Yemen’s racehorses battle famine as war continues


SANAA, December 1 (Reuters) – In its heyday, Out Time was one of Yemen’s fastest horses, winning the annual championship race in the capital Sana’a in 2018 and placing second in 2019.

Now, with increasingly scarce feed after seven years of war, the gray mare’s coat is dull and her rib cage protrudes, and her 16-year-old jockey has stopped running with her because she is too weak to compete.

“I consider her to be my friend. I cannot see her starving like this,” Hussain al-Qummali told the town’s equestrian club run by her father Mohamad.

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In the paddock, Out Time, born in 2014 at the start of the war, fed as much as she could on a few small bundles of grass shared with dozens of other horses, much leaner than she, before. to be taken for a gallop around a dusty, makeshift track.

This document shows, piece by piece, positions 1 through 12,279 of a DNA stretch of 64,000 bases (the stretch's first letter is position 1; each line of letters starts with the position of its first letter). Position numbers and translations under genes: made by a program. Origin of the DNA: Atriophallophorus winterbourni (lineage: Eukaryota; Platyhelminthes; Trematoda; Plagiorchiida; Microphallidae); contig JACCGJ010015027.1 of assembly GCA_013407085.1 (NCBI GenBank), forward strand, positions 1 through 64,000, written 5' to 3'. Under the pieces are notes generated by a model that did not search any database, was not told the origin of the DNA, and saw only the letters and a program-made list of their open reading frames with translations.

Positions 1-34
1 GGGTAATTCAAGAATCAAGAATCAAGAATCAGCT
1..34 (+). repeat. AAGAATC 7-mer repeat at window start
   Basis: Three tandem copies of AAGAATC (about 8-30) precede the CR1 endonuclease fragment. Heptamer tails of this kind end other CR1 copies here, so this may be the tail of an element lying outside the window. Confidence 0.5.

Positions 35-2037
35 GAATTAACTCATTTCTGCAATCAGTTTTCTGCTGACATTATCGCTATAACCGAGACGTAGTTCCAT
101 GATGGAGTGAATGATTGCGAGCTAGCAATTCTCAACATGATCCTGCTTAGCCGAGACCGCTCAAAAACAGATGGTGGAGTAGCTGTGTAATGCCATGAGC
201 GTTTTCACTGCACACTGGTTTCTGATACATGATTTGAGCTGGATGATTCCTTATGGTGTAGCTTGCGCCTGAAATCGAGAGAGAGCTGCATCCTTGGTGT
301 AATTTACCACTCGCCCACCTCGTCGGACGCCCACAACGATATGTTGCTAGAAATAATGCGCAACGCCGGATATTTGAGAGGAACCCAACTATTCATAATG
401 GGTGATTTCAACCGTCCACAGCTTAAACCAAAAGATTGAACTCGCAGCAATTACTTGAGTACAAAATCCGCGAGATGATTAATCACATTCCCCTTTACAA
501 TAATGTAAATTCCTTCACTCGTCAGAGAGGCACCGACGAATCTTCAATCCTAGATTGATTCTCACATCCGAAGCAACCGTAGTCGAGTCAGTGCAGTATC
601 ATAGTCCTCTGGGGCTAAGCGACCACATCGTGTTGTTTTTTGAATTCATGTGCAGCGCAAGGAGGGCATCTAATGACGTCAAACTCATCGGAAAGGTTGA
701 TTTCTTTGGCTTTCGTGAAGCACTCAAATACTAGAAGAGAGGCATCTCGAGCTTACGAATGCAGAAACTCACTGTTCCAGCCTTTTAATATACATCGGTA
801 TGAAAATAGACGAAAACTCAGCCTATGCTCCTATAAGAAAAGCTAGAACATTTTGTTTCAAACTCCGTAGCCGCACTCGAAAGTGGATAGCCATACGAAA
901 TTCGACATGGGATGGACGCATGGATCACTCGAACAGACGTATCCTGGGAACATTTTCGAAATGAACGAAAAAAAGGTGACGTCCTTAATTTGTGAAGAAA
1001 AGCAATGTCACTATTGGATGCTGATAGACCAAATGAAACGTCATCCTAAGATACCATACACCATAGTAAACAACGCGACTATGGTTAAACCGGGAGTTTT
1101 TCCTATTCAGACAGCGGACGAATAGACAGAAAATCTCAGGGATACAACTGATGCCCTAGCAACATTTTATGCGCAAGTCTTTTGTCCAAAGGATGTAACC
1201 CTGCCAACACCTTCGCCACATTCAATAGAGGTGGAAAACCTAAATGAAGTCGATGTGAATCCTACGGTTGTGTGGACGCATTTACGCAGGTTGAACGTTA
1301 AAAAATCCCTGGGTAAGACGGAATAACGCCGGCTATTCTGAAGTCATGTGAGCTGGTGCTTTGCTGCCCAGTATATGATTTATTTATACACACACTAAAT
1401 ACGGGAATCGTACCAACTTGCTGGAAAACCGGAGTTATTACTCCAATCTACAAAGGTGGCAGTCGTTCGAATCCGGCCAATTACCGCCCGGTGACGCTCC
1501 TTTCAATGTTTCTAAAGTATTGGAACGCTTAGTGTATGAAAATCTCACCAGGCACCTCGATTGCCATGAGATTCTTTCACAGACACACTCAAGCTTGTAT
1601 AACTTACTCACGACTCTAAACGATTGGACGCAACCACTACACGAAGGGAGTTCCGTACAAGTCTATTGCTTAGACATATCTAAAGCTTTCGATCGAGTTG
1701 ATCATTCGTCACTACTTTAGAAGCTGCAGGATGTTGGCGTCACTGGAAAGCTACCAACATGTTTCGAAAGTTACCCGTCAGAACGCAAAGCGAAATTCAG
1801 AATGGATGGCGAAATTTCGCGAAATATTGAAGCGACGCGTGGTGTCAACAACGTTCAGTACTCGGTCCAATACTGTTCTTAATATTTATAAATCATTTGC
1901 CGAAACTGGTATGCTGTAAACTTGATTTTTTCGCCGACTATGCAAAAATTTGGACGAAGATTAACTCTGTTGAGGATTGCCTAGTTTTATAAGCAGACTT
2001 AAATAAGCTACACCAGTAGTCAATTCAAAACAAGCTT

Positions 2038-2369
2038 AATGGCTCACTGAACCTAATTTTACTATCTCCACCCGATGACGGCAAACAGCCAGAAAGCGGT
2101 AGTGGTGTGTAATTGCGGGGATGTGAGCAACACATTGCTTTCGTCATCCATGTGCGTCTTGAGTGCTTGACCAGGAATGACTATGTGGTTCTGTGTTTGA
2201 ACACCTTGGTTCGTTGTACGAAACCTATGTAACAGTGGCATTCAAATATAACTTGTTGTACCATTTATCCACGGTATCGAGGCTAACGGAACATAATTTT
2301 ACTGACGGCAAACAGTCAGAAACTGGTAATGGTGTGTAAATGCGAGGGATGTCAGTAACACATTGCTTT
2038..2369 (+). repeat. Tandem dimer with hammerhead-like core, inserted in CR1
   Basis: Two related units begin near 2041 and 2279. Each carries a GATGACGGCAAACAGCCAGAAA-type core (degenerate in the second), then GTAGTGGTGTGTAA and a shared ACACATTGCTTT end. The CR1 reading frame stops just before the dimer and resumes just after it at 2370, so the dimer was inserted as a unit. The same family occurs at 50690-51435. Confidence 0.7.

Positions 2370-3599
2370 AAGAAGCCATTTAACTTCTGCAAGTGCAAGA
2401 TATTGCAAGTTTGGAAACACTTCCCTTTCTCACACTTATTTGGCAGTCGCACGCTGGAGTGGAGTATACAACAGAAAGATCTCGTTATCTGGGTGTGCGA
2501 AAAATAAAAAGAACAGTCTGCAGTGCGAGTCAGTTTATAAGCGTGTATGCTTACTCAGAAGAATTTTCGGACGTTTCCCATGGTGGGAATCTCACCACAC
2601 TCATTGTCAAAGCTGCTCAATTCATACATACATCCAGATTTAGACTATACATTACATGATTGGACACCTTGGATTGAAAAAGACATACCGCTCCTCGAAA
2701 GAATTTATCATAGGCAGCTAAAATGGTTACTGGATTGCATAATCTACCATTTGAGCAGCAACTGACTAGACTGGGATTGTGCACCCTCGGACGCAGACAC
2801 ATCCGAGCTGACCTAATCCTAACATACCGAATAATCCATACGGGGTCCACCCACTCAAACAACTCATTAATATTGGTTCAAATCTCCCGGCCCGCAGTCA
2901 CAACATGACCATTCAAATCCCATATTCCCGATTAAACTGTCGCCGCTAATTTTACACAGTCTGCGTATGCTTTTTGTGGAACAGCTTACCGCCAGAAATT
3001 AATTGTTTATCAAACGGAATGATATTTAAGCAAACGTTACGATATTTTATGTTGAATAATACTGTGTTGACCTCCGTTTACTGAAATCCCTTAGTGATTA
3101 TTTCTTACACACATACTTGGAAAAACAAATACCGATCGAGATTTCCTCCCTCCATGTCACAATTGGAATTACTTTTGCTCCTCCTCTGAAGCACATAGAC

Out of 97 horses maintained last year by the club – one of the many horses in the capital of a country with a thousand-year-old tradition of breeding and horse racing – only about 50 remain.

“A large group of horses died from starvation and deteriorating health, and we had to sell some of them to feed the others,” Mohamad al-Qummali told Reuters.

The Yemen war, which pits a Saudi-led coalition against Iran-aligned Houthi forces, has come to a brutal stalemate that has killed more than 100,000 people and also pushed what remains of its human population to the edge of famine.

“We don’t know what to do anymore. There is no income. We sold personal cars, weapons, everything to save these horses,” Mohamad al-Qummali added.

“Unfortunately, it’s as if the problem isn’t with anyone.”

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Written by Aziz El Yaakoubi; edited by John Stonestreet

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